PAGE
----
So back to our initial question; what can we do to insulate our teams and employees from the chaos rage and frustration that plagues them in a way that consciously lives out the workplace culture? First BE HUMAN….it almost feels like we lack the capacity to care deeply for one another, how do we then expect people to care for the treasure of the business…anyway, let’s get back to the crux of the matter before we digress: To insulate your team, begin with the following:

  1. Clear Communication of Values: Obvious as this may sound, clearly communicating the core of the organization, the vision, and the mission and ensuring that your people CLEARLY understand it is the sure foundation required for the desired culture.
  2. Strong Leadership and Role Modeling: Leadership should embody the desired culture in their actions and decisions Your leadership style and the ability to embody the desired behavior sets the tone for the entire organization.
  3. Employee Engagement: Please let’s desist from making decisions concerning employees without the employees in question. Actively engaging employees in discussions about the culture and involving them in decision-making processes makes employees feel the burden of ownership, they are more likely to uphold the culture.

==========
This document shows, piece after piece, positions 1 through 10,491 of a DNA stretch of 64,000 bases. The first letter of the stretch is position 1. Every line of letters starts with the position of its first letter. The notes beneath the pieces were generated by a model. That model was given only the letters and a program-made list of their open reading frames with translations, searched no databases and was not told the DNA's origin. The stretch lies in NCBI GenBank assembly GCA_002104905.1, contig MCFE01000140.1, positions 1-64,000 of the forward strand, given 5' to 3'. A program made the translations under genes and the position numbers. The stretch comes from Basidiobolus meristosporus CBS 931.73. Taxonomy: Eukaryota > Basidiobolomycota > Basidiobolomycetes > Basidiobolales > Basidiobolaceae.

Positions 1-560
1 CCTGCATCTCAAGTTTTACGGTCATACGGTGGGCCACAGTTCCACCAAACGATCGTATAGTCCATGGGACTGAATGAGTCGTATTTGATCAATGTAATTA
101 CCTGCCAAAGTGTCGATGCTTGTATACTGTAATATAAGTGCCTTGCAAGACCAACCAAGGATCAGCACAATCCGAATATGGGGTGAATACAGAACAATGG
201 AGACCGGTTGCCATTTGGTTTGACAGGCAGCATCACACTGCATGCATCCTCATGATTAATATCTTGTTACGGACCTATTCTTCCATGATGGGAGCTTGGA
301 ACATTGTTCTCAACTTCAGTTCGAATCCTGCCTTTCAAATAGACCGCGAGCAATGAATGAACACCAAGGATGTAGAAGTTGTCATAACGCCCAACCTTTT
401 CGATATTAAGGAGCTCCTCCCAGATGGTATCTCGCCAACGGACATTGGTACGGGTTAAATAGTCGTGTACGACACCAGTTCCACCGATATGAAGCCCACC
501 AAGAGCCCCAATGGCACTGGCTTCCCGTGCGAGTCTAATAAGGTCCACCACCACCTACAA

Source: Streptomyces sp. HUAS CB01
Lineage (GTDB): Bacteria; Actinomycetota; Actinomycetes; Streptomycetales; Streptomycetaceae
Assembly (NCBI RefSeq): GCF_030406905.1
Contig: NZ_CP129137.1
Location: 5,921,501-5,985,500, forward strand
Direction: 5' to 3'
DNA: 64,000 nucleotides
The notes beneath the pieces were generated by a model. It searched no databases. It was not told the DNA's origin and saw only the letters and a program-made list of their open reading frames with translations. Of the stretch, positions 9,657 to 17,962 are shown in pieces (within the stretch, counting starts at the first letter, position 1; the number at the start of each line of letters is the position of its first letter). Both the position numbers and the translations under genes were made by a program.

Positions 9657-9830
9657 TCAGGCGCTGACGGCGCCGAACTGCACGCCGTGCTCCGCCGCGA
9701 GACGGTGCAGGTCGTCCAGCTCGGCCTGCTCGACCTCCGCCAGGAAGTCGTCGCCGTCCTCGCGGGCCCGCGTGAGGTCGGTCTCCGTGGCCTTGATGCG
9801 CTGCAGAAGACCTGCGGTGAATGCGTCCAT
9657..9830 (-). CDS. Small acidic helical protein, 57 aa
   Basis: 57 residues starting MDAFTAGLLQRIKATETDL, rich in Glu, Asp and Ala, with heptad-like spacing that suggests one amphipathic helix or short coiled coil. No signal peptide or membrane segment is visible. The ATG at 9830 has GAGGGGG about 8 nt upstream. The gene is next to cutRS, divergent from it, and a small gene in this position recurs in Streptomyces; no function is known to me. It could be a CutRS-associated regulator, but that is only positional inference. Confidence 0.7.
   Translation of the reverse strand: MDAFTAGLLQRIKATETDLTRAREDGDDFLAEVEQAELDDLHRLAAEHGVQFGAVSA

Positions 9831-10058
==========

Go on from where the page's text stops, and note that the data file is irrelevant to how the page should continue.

4. Employee Assistance Programs (EAPs): Whilst at it, offer EAPs that reflect and at least solve the needs you have identified from your people. Provide resources to help your employees deal effectively with personal or external challenges e.g counseling services, financial planning, and wellness support.
  5. Cultural Consistency: Your culture must be consistent across the board, you can’t be seen to be speaking from two sides of your mouth. Ensure that the workplace culture is consistent across all levels and departments, if you have to solve problems solve by leveraging the lens of your values and culture, if you need to correct serve or deal with, don’t do it outside the lens of your values and the core of your culture. Inconsistencies can weaken your culture or cause confusion.
  6. Open Channels of Communication:Maintain open channels of communication so that employees can voice their concerns, seek support, and provide feedback about the culture and their working conditions.

“I’d love to hear from you. If you’re an employee and you have concerns about inconsistencies in your workplace culture or feel that HR isn’t providing enough support, please send us a DM or email at I’m eager to launch a sensitization and educational initiative about HR practices and workplace culture, and your insights might be featured here. If you’re an employer and you are uncertain about how to establish your culture or perhaps you haven’t prioritized it, please feel free to reach out via email as well.”